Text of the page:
Looking Back on THE GIRLS IN THE PICTURE–A Review

Hi there! This week I’ll be spotlighting some sweet historical reads I’ve collected in the past month or so. Today I’m kicking it off with a new historical fiction release, out today, from Melanie Benjamin. THE GIRLS IN THE PICTURE calls back to the early days of film, and how women–who’d had a big part in shaping that industry–were often left behind. It focuses on the friendship between star Mary Pickford and screenwriter Frances Marion, as a lens to the history of Hollywood. I also enjoyed THE SWANS OF FIFTH AVENUE by Ms. Benjamin, a novelization of Truman Capote’s life and connections, which is also historical fiction. Other books in this genre that I’ve liked include CROSSING THE HORIZON, and LISETTE’S LIST.

About the book:
An intimate portrait of the close friendship and powerful creative partnership between two of Hollywood’s earliest female superstars: Frances Marion and Mary Pickford. An enchanting new novel from the New York Times bestselling author of The Swans of Fifth Avenue and The Aviator’s Wife.

Hollywood, 1914. Frances Marion, a young writer desperate for a break, meets “America’s Sweetheart,” Mary Pickford, already making a name for herself both on and off the screen with her golden curls and lively spirit. Together, these two women will take the movie business by storm.

Mary Pickford becomes known as the “Queen of the Movies”—the first actor to have her name on a movie marquee, and the first to become a truly international celebrity. Mary and her husband, Douglas Fairbanks, were America’s first Royal Couple, living in a home more famous that Buckingham Palace. Mary won the first Academy Award for Best Actress in a Talkie and was the first to put her hand and footprints in Grauman’s theater sidewalk. Her annual salary in 1919 was $625,000—at a time when women’s salaries peaked at $10 a week. Frances Marion is widely considered one of the most important female screenwriters of the 20th century, and was the first writer to win multiple Academy Awards. The close personal friendship between the two stars was closely linked to their professional collaboration and success.

This is a novel about power: the power of women during the exhilarating early years of Hollywood, and the power of forgiveness. It’s also about the imbalance of power, then and now, and the sacrifices and compromises women must make in order to succeed. And at its heart, it’s a novel about the power of female friendship.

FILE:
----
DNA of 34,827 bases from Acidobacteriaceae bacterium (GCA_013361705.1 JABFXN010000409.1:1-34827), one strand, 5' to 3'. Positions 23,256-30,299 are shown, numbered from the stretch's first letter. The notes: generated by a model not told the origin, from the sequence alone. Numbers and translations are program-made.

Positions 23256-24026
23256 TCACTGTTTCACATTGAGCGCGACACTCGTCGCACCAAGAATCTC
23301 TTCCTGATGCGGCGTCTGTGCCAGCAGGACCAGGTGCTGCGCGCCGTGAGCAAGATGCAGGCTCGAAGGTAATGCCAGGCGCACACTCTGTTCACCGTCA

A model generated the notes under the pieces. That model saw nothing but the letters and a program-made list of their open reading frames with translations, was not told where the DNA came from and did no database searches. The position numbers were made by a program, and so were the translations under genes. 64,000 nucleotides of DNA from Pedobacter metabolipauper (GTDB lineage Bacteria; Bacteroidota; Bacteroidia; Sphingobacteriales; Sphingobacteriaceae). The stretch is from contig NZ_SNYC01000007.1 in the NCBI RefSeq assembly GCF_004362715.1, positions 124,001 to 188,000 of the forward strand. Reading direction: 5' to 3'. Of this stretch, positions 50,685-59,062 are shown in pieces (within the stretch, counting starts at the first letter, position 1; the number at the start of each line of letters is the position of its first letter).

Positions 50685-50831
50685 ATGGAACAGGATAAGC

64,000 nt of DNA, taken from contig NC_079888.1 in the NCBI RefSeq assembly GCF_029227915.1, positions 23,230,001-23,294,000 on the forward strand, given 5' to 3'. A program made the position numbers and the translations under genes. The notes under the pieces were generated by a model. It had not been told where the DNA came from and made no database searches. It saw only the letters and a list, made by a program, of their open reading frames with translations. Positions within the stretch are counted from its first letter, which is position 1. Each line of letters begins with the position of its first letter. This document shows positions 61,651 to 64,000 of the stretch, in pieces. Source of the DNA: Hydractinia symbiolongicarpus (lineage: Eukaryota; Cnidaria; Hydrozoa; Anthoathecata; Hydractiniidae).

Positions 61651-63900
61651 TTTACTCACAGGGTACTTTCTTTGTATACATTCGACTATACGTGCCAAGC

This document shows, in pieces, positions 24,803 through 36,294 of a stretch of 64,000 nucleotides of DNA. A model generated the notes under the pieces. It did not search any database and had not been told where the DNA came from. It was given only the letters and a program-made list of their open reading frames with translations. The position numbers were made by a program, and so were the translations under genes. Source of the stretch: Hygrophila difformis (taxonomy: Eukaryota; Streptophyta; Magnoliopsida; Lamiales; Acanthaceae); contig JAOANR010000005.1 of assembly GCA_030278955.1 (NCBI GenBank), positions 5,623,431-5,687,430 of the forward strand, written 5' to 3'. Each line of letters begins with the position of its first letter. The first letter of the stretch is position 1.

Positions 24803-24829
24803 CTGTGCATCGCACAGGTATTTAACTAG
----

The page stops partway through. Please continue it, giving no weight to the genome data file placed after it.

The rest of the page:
My Review:
Mary Pickford and Frances Marion, not two names I’d say ring loud for contemporary movie aficionados, like me. This historical novel centered on their lives and friendship weaves a 60-year experience into a rich and textured story that left me emotionally hollowed and filled, by turns.

Mary Pickford was an actress at age 5, responsible for earning a living that supported her mother and two younger siblings once her father died. She gave up her childhood to be on the stage, and earn money, and later star in “the flickers” short silent movies that were shown in storefront “theaters” known as nickelodeons. As her career progressed, she became creatively involved, writing, staging and editing her own films.

Frances Marion, a twice-divorced sketch artist, fell in love with the movies when she moved to LA from San Francisco during her second marriage. It was a chance meeting with Mary’s philandering first husband that brought Mary and Frances in contact. Frances wanted to learn all about making movies, and never wanted to be an actress–a plus for building ties with Mary. Mary’d learned some very basic lessons about humanity in her years as a performer, but she recognized Fran for being a solid woman who might be a confidant, and friend, in the business. Mary had few of them in her life. Together, they made a powerful creative team, once Fran got the hang of writing for the screen–a skill Mary helped her cultivate.